Yesterday I walked from Cambodia into Thailand. On the way out of Cambodia, I was fingerprinted; on the way into Thailand, I was photographed. While I waited for the train to Bangkok I read legendary hacker Jamie Zawinski’s tale of how the powers that be “wanted to mandate that I surveil all of my customers, and turn that information over to the Government without a warrant” in exchange for getting a liquor license.
He goes on: “this is a standard condition that SFPD is putting on all new liquor licenses! …when the people and their elected lawmakers unambiguously say ‘no’ on a civil liberties issue, the unelected SFPD and ABC career bureaucrats think they can force a ‘yes’ anyway. It’s disgusting.”
It is. But if you think the war on privacy and the rise of the surveillance state is bad enough in the First World, just imagine how bad it will be in nations where the people are poor, their governments have few checks and balances, and there’s no tradition of civil liberties. And surveillance technology gets cheaper much faster than the world’s poorest get wealthier. It may not be long before privacy — any privacy — will begin to feel, seem, and even cost like a luxury.
Worse yet, this may not seem like a bad thing — at first.
About 50 feet from the bustling main drag in Cambodia’s wealthiest town, I stumbled across the school photographed above, a one-room, benches-and-blackboards building straight out of Little House on the Prairie. I’m sure it’s quite nice for what it is, but I couldn’t help but think: “No tech at all? How much better it would be if there were at least some modern technology in every school like this; not the deluded pointlessness of One Laptop Per Child, but something more like Ten Smartphones Per Teacher. Of course, they’d be so valuable, you’d have to worry about theft…unless you had some central database that tracked their locations, and would disable them when stolen, so they wouldn’t be valuable any more…”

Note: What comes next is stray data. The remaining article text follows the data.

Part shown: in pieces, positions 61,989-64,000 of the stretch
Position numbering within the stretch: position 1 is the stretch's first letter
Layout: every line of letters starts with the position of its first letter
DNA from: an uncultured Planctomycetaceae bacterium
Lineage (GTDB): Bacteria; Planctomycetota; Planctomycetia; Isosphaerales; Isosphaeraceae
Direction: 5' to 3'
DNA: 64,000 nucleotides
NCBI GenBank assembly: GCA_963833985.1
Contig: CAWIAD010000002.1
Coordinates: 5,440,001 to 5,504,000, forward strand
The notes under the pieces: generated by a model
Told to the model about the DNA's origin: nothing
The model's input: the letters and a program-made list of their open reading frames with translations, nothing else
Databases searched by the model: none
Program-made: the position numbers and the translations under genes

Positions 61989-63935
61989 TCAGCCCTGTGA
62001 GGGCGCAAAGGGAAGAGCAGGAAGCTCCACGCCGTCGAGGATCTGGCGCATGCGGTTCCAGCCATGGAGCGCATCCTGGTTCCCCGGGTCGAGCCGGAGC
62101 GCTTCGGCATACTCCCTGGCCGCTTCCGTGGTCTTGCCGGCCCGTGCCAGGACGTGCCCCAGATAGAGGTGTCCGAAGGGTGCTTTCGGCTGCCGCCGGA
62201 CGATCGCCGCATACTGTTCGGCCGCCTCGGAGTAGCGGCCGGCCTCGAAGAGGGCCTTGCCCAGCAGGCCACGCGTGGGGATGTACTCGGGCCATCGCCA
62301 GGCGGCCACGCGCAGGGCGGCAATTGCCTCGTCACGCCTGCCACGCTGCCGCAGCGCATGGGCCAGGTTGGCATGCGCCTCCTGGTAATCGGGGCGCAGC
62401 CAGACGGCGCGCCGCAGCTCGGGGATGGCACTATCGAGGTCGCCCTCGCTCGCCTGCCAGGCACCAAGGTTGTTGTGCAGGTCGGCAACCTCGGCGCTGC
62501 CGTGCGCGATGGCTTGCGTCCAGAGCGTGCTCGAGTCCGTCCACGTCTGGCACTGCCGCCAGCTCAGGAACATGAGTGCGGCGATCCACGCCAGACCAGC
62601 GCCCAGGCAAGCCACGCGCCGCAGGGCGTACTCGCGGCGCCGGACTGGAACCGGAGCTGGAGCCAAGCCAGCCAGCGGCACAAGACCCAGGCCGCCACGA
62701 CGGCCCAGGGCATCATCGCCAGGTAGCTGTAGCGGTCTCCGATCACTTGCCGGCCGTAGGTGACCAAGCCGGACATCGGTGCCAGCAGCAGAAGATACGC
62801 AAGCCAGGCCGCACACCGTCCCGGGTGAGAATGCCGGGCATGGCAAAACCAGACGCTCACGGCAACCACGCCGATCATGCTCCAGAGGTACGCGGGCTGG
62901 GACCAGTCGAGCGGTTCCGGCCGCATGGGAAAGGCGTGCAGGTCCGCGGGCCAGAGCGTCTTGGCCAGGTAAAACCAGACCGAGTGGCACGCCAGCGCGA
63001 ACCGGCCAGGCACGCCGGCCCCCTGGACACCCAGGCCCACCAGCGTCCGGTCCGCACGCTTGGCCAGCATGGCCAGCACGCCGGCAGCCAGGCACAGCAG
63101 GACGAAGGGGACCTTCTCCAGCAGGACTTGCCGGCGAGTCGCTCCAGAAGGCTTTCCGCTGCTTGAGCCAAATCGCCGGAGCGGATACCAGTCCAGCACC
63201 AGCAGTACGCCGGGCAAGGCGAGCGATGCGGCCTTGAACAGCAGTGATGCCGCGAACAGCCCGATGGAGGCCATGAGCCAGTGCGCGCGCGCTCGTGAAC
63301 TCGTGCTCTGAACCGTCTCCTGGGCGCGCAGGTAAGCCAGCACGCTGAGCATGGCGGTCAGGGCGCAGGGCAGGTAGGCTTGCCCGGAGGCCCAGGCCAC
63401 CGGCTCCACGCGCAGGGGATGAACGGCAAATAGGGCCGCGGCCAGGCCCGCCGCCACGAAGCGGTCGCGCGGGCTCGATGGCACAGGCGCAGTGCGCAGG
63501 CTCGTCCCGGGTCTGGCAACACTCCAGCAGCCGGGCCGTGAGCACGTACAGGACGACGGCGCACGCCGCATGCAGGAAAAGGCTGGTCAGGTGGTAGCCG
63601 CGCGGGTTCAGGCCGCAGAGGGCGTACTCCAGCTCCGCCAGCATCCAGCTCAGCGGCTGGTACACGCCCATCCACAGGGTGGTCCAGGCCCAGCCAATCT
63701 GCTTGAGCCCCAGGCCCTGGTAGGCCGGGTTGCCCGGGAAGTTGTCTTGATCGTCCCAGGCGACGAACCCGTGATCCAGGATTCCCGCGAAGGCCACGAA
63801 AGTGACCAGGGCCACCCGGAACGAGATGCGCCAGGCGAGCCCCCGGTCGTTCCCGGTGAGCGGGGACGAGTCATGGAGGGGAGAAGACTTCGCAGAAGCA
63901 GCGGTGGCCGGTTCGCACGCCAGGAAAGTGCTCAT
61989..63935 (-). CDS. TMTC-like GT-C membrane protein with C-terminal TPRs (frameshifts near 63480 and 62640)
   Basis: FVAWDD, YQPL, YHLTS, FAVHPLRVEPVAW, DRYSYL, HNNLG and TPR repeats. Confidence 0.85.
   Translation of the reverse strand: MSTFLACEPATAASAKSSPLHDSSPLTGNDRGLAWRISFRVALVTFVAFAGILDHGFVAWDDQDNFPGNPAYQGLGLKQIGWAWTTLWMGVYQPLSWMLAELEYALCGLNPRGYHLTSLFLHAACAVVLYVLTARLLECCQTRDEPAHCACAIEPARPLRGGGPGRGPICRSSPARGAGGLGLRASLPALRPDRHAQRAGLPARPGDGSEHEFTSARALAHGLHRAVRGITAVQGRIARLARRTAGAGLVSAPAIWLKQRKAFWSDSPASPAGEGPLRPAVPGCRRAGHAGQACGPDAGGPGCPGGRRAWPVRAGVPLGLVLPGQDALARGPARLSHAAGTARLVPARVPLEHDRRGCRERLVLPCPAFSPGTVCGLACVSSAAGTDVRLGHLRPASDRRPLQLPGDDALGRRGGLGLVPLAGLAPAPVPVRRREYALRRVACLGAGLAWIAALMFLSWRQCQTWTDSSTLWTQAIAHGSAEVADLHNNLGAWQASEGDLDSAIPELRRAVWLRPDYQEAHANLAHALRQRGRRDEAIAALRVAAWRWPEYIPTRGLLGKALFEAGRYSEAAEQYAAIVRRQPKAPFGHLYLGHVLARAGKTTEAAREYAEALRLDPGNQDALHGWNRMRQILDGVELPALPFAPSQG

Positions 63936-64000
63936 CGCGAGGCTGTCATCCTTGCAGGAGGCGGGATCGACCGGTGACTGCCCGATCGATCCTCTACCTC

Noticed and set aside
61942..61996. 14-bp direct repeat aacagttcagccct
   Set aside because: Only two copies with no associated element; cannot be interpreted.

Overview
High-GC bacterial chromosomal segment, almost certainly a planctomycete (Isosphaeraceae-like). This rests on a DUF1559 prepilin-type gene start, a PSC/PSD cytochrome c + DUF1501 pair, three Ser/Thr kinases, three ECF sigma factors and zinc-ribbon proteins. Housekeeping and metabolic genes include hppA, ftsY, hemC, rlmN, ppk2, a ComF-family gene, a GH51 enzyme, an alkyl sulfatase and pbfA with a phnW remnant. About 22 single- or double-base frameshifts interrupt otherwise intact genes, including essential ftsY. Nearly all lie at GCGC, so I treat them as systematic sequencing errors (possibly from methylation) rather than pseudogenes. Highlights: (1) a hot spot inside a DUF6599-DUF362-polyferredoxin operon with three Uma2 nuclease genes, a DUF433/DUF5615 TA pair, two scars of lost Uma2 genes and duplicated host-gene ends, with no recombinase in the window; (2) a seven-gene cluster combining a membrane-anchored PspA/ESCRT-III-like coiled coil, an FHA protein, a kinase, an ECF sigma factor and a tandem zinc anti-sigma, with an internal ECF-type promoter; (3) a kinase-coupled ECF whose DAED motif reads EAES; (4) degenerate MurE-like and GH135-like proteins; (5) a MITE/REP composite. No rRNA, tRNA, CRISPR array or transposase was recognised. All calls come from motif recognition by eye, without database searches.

And then I realized I’d just invented a system that centralized government control of smartphones. Would such a system stop at phones in schools? Or would governments insist on extending it to control every smartphone in the country, and their content too? Voila! Centralized repression and censorship straight out of Orwell. Of course they probably would; and of course in most nations there’d be no EFF to try to stop them.
Similarly, corruption is the scourge of the poor world; transparency is the enemy of corruption; and better surveillance technology leads to greater transparency. It is one way, for the most part, so the rich will be able to watch the poor without being watched themselves. But ubiquitous cameras and smaller drones will still bring down more and more small-fry corrupt bureaucrats, the ones who steal thousands…while those who feed on millions can buy enough privacy that their parasitical businesses continue to thrive.
“Hey, that’s fine by the Finn, Moll. You’re only paying by the second.”
They sealed the door behind him and Molly turned one of the white chairs around and sat on it, chin resting on crossed forearms. `We talk now. This is as private as I can afford.’
— William Gibson, Neuromancer
It’s possible that you won’t have to explicitly pay for privacy in the near future. We in the rich world may manage to eke out a win in the legal and regulatory battle against the onrushing panopticon. But even if so, I don’t see how the poor world can succeed. It can’t be long before privacy becomes, like clean water or reliable power, something that only the rich can afford.